Fem van Empel led a Dutch one-two-three in winning the women's title at the cyclo-cross world championships on Saturday.
With compatriot and defending champion Marianne Vos out injured, Van Empel took full advantage to lead home Puck Pieterse and Lucinda Brand.
On a memorable day for the Dutch, the home side had seven riders in the first eight places -- only Italy's Italian Silvia Persico in fourth broke the stranglehold.
The turning point of the race came on the fourth of seven laps when Pieterse crashed, losing control of her front wheel on a fast corner.
Van Empel then accelerated away to defeat fellow 20-year-old Pieterse.
"I put the gas on when I realised that Puck had slipped," said European champion Van Empel whose road power trumped the technicality of mountain bike specialist Pieterse.
Jumbo-Visma team leader Van Empel has now won 14 of 22 cyclo-cross races this winter. Pieterse finished all her 19 races on the podium.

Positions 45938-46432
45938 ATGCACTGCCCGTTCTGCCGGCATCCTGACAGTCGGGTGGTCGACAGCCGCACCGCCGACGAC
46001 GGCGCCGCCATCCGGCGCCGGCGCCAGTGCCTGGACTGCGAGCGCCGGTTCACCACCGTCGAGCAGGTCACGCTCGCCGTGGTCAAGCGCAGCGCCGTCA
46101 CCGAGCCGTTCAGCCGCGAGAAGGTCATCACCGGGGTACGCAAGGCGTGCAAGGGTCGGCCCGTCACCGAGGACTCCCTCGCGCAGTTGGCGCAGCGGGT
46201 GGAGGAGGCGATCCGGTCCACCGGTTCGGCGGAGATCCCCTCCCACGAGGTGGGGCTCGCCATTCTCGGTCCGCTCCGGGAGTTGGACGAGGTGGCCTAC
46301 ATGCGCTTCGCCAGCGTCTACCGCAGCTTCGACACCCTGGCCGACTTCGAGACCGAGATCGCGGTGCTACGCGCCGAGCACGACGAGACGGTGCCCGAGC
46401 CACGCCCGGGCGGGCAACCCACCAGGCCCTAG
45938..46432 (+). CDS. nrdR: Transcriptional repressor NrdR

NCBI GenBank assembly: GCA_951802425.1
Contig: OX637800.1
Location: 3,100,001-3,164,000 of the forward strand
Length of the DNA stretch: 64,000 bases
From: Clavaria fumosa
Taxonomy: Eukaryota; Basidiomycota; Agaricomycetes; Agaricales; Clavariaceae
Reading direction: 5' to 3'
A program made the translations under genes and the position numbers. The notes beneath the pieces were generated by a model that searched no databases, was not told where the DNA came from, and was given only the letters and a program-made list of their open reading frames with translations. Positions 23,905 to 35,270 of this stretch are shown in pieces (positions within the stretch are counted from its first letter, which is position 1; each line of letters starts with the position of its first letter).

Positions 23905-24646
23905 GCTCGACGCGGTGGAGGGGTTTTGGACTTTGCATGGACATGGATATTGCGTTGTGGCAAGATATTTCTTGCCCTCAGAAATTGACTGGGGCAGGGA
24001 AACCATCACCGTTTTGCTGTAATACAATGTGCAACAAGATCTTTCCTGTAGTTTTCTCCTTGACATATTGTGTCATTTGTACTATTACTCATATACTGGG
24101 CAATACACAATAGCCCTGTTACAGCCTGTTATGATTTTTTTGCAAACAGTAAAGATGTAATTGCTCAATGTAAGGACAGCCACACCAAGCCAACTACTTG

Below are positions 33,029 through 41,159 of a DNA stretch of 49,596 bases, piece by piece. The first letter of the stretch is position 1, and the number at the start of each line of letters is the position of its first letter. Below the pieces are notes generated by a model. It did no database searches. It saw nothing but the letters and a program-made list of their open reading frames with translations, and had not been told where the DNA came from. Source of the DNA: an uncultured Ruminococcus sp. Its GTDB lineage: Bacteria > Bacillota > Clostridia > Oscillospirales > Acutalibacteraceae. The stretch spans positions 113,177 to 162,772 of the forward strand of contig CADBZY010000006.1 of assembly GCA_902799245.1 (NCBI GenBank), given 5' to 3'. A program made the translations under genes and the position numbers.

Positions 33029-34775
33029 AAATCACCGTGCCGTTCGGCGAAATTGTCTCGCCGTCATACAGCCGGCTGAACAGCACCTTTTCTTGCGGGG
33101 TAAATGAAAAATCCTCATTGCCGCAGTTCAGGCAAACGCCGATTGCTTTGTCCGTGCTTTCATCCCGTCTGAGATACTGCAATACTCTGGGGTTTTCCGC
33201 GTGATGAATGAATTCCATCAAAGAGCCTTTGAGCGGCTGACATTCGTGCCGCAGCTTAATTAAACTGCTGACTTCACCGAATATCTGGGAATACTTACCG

On Sunday, the sport's biggest stars Mathieu van der Poel and Wout Van Aert will clash for the men's title.
Van der Poel, the four-time cyclo-cross world champion and the winner of three road classics, is on home mud in Hoogerheide in the Netherlands.
Belgian van Aert, who won the green points jersey in last year's Tour de France, has won the world title three times.
The reigning champion, Tom Pidcock of Britain is skipping the event to attend a training camp in Spain, preparing for the road-racing season.
Van Aert and Van der Poel have met 10 times on the mud already this season. All the races have been close, but the Belgian has come out on top six times.
"It will probably be 50/50. It will all depend on the form on the day. Until then, I'm going to rest well so that I have my best legs of the season in a week," Van der Poel said last Sunday, after he won the World Cup race in Besancon, France, where Van Aert did not compete.
Barring mechanical problems, so frequent in the sport, it is hard to see who could disrupt the fight between Van der Poel and Van Aert.
Their strongest rivals are a trio of Belgians, Laurens Sweeck, Eli Iserbyt and Michael Vanthourenhout, who between them won the first six races as the big two both skipped the start of the World Cup season.